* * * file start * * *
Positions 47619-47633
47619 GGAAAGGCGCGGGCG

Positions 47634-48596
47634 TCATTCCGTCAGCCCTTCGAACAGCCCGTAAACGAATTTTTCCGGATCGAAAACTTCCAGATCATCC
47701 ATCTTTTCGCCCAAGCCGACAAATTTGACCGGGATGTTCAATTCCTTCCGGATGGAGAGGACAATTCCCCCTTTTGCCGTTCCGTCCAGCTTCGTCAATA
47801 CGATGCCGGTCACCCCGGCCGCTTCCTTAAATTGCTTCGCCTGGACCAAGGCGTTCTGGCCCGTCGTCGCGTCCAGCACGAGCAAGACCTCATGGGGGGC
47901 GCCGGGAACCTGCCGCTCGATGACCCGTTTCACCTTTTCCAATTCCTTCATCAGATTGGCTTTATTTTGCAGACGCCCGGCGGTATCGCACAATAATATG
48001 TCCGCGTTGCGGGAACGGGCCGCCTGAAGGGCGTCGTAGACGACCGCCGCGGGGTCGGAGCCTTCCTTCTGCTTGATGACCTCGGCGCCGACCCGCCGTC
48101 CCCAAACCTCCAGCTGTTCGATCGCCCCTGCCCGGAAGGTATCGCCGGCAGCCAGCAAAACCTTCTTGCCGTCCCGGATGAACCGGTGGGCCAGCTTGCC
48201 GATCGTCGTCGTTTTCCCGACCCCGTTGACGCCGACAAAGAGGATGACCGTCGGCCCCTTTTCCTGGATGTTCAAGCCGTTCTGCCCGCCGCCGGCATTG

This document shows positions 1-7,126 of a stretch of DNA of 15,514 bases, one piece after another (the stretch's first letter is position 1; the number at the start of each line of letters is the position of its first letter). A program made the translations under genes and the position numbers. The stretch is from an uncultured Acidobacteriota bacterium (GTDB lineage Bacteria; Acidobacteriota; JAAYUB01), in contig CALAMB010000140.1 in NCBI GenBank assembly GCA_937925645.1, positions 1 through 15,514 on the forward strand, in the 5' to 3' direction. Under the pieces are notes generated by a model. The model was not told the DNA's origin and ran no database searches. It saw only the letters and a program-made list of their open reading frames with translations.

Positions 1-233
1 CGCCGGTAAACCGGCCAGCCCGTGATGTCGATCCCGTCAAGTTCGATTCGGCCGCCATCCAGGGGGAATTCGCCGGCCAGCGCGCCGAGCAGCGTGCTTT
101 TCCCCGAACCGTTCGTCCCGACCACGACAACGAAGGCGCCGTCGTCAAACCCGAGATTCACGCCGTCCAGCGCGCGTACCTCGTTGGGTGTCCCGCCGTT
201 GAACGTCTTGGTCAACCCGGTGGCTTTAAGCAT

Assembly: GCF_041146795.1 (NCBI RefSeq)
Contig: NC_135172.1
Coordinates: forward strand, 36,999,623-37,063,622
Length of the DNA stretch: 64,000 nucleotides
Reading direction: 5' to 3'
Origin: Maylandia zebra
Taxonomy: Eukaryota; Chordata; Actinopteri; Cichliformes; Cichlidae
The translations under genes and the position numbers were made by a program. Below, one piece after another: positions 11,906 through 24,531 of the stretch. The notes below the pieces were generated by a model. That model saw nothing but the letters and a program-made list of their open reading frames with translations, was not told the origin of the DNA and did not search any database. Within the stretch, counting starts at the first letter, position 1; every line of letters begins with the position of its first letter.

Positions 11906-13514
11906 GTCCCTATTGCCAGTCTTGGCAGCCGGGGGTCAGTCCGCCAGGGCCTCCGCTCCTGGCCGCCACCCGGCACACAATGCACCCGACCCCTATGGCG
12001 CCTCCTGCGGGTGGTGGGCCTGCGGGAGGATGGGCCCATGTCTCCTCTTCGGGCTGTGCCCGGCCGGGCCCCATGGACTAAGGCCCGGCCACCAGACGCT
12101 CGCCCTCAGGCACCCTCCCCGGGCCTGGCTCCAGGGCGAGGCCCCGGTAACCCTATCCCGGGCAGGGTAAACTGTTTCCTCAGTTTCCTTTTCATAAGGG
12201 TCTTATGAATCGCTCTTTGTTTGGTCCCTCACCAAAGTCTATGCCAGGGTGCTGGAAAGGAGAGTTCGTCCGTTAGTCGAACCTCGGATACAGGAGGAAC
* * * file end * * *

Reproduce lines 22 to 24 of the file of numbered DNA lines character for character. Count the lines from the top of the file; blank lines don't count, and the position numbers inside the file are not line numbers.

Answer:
Taxonomy: Eukaryota; Chordata; Actinopteri; Cichliformes; Cichlidae
The translations under genes and the position numbers were made by a program. Below, one piece after another: positions 11,906 through 24,531 of the stretch. The notes below the pieces were generated by a model. That model saw nothing but the letters and a program-made list of their open reading frames with translations, was not told the origin of the DNA and did not search any database. Within the stretch, counting starts at the first letter, position 1; every line of letters begins with the position of its first letter.

Positions 11906-13514